main item that stopped me was the pot metal regal trim. Anyway, it's now a modified
car. Here's one question, for discussion: Where does modified start? To me, if it's not
the correct color, then it's modified. You can't paint the car the wrong color and then
make every thing else correct, and have correctly restored car. The paint is only one
example I am using.

52-fan
01-06-2011, 08:19 AM
I love to look at restored correct cars and I admire the talent it takes to do one, but I don't really want to own a correct car. If modifications are done tastefully most people won't know the difference and most of those who do will appreciate the care taken. I have never been impressed by a car or truck loaded down with all of the original accessories they can carry.

BobGlasscock
01-06-2011, 08:34 AM
To me, 'original' means that all of the car has only Studebaker parts which came on the car off the assembly line or were available from Studebaker for repairs and additions. Putting factory turn signals or backup lights made by Studebaker for that model maintains originality. Putting Turner brakes on the car for safety does not qualify as original, but should not be a negative on any judging. Instead of telling people "my car is original", you should say "my car is original but I upgraded the brakes". Put a V8 in a car that could not have come with it is a modification, that ends originality. Painting it a different color modifies it. I am one who believes that the definition of 'original' is very specific.

Warren Webb
01-06-2011, 09:33 AM
I am with John when it comes to paint. The only time I have had the oppertunity of visiting South Bend & saw the last 66 on display I was taken back on how bad the paint was. Dull & orange peeled, not what I had remembered seeing as far as quality goes in the last 66's I saw in Plainfield, New Jersey showeroom. My first Avanti I painted back in August 1994 and today it still shines as if it was done last week because it was done original color but base coat/clear coat. I was disappointed when a club member said that although the paint looked real good it wasnt up to his standards due to the clear coat & if it was put in for judging, that would deduct for it.

JDP
01-06-2011, 09:42 AM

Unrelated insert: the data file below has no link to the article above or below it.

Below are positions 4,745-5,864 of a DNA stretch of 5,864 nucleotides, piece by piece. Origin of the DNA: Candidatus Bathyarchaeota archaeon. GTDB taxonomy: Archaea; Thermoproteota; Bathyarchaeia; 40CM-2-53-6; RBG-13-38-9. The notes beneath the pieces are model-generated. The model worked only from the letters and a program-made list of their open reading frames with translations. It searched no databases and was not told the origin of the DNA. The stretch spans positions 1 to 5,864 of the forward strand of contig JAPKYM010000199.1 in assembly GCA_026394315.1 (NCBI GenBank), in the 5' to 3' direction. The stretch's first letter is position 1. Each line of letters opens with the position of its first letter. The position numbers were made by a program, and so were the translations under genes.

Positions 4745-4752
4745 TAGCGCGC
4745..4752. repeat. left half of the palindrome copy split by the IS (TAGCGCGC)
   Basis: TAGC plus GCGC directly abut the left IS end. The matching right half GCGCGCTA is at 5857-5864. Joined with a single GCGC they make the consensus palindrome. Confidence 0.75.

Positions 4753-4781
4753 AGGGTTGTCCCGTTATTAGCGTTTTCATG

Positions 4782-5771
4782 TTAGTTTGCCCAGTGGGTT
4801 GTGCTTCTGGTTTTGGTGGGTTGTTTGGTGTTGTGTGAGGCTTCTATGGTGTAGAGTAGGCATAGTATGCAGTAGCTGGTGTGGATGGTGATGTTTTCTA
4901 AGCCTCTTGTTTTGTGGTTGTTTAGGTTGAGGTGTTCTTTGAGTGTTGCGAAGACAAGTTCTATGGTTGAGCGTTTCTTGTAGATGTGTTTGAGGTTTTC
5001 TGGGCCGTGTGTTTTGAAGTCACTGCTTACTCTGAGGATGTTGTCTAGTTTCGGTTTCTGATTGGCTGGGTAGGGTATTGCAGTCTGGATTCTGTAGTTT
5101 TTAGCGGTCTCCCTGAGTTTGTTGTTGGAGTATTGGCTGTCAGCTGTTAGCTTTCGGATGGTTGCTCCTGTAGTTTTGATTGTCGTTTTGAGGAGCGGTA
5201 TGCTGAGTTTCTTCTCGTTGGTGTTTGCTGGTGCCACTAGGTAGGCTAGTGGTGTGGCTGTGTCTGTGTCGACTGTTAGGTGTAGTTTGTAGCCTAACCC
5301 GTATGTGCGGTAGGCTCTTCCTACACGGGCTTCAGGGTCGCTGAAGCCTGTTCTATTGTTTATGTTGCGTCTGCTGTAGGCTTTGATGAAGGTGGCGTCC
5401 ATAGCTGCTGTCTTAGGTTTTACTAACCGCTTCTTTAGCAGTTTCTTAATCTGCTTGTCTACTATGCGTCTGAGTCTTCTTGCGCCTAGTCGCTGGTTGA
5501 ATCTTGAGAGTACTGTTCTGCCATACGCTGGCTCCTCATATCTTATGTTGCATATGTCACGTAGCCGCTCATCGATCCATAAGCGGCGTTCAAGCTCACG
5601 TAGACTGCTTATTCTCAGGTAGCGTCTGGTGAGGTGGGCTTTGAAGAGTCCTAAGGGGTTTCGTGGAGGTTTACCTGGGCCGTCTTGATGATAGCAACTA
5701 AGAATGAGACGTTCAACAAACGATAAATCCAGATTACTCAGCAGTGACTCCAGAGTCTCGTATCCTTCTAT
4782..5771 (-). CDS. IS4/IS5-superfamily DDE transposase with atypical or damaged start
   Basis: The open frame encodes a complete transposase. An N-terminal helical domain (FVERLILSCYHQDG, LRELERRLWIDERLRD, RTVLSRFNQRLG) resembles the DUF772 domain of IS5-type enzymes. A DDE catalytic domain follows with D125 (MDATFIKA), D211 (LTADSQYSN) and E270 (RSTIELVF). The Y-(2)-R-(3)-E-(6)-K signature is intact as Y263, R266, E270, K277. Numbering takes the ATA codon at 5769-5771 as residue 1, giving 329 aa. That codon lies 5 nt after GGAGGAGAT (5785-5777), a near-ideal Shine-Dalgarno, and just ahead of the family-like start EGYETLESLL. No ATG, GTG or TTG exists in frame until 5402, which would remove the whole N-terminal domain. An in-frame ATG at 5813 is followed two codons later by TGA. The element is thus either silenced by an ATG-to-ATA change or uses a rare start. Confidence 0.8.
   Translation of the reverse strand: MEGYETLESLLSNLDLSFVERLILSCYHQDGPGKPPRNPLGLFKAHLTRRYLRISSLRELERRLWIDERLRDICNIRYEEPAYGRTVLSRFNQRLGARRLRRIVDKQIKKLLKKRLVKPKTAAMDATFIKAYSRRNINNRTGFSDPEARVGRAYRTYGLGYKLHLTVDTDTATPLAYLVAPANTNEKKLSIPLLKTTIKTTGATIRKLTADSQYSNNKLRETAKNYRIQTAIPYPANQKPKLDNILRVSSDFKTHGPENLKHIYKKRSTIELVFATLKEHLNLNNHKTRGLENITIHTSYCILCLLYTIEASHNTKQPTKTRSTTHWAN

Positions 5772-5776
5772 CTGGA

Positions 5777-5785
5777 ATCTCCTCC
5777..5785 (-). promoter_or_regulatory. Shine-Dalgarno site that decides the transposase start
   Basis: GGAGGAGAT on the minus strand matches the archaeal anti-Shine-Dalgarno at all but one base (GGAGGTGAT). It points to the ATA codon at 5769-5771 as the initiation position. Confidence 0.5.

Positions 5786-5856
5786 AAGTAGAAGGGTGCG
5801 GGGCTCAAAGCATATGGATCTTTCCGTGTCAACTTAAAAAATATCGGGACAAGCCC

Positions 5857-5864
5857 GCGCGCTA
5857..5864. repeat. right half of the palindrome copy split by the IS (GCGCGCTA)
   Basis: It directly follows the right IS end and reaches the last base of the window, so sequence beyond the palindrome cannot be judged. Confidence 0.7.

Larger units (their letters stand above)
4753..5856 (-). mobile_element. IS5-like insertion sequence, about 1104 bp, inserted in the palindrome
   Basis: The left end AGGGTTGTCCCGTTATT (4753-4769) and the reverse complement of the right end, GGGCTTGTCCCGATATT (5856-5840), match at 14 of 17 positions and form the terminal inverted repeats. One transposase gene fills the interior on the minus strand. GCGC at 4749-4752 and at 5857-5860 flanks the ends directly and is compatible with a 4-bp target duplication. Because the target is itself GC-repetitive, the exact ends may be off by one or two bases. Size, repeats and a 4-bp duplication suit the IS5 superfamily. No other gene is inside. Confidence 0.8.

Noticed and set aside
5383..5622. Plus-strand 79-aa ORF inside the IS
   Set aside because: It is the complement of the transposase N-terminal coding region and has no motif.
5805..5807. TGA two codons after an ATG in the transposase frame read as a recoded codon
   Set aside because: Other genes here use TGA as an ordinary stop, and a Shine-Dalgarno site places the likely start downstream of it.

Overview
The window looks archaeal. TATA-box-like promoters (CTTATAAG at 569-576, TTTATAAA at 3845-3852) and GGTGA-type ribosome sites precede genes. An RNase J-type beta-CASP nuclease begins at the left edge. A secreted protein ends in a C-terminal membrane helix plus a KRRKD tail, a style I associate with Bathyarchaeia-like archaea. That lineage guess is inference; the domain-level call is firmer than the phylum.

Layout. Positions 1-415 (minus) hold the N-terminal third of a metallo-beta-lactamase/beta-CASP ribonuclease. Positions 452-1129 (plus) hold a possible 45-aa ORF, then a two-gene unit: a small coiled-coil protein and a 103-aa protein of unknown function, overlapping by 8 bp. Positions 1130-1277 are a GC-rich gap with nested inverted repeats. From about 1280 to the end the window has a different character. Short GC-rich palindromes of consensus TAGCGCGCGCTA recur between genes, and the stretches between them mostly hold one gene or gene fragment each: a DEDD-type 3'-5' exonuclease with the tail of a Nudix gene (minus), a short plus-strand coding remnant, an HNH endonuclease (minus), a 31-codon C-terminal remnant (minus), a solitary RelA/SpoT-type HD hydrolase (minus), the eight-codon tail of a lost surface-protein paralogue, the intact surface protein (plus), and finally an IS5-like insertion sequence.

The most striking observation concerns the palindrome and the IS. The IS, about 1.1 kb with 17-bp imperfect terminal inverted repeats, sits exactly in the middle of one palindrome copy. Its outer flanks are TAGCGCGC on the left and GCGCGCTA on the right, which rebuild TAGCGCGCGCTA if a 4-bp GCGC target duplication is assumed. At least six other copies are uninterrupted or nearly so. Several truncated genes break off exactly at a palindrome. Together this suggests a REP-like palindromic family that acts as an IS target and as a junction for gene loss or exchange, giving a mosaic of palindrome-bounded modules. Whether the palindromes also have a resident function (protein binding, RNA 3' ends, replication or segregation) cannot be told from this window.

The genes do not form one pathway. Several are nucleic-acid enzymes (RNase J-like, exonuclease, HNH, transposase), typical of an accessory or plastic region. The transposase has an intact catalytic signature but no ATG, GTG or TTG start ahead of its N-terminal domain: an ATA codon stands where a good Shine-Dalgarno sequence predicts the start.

I am with John when it comes to paint. The only time I have had the oppertunity of visiting South Bend & saw the last 66 on display I was taken back on how bad the paint was. Dull & orange peeled, not what I had remembered seeing as far as quality goes in the last 66's I saw in Plainfield, New Jersey showeroom. My first Avanti I painted back in August 1994 and today it still shines as if it was done last week because it was done original color but base coat/clear coat. I was disappointed when a club member said that although the paint looked real good it wasnt up to his standards due to the clear coat & if it was put in for judging, that would deduct for it.

The sad fact is, perfect orginal is not going to beat a "better" restored example. The PO that spent over 50K before I put more in to finish my old R2 GT is what is needed to build a high point car today. It took over 100 hours of labor to block sand every wave off the body.

Pat Dilling
01-06-2011, 10:47 AM
I am with John when it comes to paint. The only time I have had the oppertunity of visiting South Bend & saw the last 66 on display I was taken back on how bad the paint was. Dull & orange peeled, not what I had remembered seeing as far as quality goes in the last 66's I saw in Plainfield, New Jersey showeroom. My first Avanti I painted back in August 1994 and today it still shines as if it was done last week because it was done original color but base coat/clear coat. I was disappointed when a club member said that although the paint looked real good it wasnt up to his standards due to the clear coat & if it was put in for judging, that would deduct for it.

Perhaps the point there is cars can be over restored. For instance doing a frame off rebuild and having the frame powder coated. Certainly that makes it more durable, but it is better than the frame ever came from the factory. I have seen restorers going for originality go as far as to put factory type chalk markings back on the firewall or engine compartment fenders. My inclination would be to scrub such things off, but that would detract from "factory originality" since that is how the cars left the factory. I think a major problem trying to achieve originality is there had to be variances based on where or when the car was built and who was working the assembly line that particular day. Seems very difficult to document every possible variation that could have occurred.